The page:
Helping dealers make sense of FCA regulation
Since the announcement in 2013 of significant changes to consumer credit regulation, finance companies, brokers and motor dealers have wrestled with the challenges and changing landscape of UK motor finance and the associated responsibilities of regulation. In April 2017, the FCA undertook a review of the motor finance sector to better understand the use of motor finance products and the sales processes employed by lenders and dealers. Whilst the review is still on-going, an ‘update’ recently released by the FCA, helps us to gauge the direction and conclusions expected once the review is finalised later this year. Here are the relevant points:
- Are firms managing the risk that asset valuations could fall and making sure that they are adequately pricing risk?
- Are firms taking the right steps to make sure that they lend responsibly by appropriately assessing whether customers can afford the product in question?
- Are there conflicts of interest arising from commission arrangements between lenders and dealers and, if so, are these appropriately managed to avoid harm to consumers?
- Is the information provided to potential customers by firms sufficiently clear and transparent, so that they can understand the risks involved and make informed decisions?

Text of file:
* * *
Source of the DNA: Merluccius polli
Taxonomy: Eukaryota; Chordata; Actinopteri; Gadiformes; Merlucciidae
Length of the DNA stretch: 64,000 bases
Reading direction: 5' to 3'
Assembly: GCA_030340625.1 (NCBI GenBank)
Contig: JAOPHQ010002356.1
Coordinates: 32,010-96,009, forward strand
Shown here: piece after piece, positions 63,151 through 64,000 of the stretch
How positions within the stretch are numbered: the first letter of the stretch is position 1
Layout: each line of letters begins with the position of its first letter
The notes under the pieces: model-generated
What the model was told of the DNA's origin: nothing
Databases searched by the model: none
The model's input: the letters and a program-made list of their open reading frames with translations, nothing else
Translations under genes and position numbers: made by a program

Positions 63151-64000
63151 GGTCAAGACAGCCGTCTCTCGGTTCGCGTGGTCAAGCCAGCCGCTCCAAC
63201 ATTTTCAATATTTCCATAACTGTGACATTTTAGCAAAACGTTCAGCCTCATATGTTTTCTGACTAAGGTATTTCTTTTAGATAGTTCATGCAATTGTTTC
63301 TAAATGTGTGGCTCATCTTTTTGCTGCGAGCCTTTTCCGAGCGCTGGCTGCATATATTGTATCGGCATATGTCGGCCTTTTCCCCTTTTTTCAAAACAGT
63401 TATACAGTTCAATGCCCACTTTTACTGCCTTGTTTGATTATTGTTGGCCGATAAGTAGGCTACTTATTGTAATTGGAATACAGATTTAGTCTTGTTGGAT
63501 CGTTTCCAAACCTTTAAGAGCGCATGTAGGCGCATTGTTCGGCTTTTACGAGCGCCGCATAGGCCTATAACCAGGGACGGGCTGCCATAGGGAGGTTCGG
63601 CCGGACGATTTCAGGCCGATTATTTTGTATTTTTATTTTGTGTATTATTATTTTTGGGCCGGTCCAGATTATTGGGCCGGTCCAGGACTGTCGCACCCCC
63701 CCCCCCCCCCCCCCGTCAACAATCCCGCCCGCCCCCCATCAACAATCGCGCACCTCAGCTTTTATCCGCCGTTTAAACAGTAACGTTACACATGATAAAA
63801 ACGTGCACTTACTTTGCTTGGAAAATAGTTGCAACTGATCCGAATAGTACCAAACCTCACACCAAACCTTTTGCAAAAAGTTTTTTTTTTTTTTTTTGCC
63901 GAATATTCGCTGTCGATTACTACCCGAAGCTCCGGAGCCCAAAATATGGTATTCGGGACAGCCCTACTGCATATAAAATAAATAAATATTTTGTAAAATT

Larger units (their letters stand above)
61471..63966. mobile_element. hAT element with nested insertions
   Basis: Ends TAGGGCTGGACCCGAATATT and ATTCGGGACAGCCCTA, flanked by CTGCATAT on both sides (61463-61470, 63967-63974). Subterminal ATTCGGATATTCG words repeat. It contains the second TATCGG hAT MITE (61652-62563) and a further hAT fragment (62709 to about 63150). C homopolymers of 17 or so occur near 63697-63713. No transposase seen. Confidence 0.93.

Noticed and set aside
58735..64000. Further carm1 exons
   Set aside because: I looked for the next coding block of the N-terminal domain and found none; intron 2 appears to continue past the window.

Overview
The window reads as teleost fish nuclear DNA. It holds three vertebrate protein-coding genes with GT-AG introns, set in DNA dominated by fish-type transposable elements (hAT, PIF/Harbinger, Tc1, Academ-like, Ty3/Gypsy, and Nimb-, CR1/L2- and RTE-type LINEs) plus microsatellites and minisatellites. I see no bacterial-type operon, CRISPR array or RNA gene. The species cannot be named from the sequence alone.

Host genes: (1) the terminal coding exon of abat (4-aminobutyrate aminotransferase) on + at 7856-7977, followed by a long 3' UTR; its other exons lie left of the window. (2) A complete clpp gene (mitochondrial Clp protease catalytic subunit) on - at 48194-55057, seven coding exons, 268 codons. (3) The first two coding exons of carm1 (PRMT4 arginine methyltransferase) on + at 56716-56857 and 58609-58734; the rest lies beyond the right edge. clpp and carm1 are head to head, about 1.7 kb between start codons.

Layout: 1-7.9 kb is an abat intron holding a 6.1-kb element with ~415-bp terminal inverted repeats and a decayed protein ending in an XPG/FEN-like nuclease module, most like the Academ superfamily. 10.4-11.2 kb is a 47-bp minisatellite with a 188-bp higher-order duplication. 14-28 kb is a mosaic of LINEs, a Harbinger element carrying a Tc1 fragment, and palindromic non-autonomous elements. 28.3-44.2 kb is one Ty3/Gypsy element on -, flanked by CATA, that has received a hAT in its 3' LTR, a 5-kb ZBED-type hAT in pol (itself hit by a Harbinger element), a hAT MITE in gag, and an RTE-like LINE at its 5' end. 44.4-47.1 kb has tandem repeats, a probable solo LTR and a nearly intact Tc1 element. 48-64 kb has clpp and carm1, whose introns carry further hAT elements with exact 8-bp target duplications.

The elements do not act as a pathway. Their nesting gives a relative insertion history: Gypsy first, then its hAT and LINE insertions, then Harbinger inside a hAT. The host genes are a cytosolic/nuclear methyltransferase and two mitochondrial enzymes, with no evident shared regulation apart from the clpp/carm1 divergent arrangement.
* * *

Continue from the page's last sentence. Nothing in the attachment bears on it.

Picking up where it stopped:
From a dealer’s perspective, points 3 and 4 are particularly relevant. The FCA’s rationale is outlined further below:
‘’Some types of commission arrangements can provide incentives for dealers to arrange finance at higher interest rates for their customers. We are assessing whether the risks are adequately controlled by lenders, to minimise the potential for harm to consumers. This includes whether lenders and dealers acting on their behalf comply with current regulatory requirements. We are also testing whether commission structures have led to higher finance costs for consumers, because of the incentives they create for brokers.’’
Transparency of information provided to customers at the point of sale
‘’We are looking at the customer journey, including through a mystery shopping exercise. We are assessing whether firms are complying with current regulatory requirements and whether consumers are being given the right kind of information, at the right times, to make informed decisions.’’
The full report is expected by the end of September 2018. At that stage, the FCA will publish their findings, setting out any areas of concern they have identified and how they intend to tackle those issues. In the meantime, should you wish to read the full interim report, you can access it via the FCA website using this link https://www.fca.org.uk/publication/research/our-work-on-motor-finance.pdf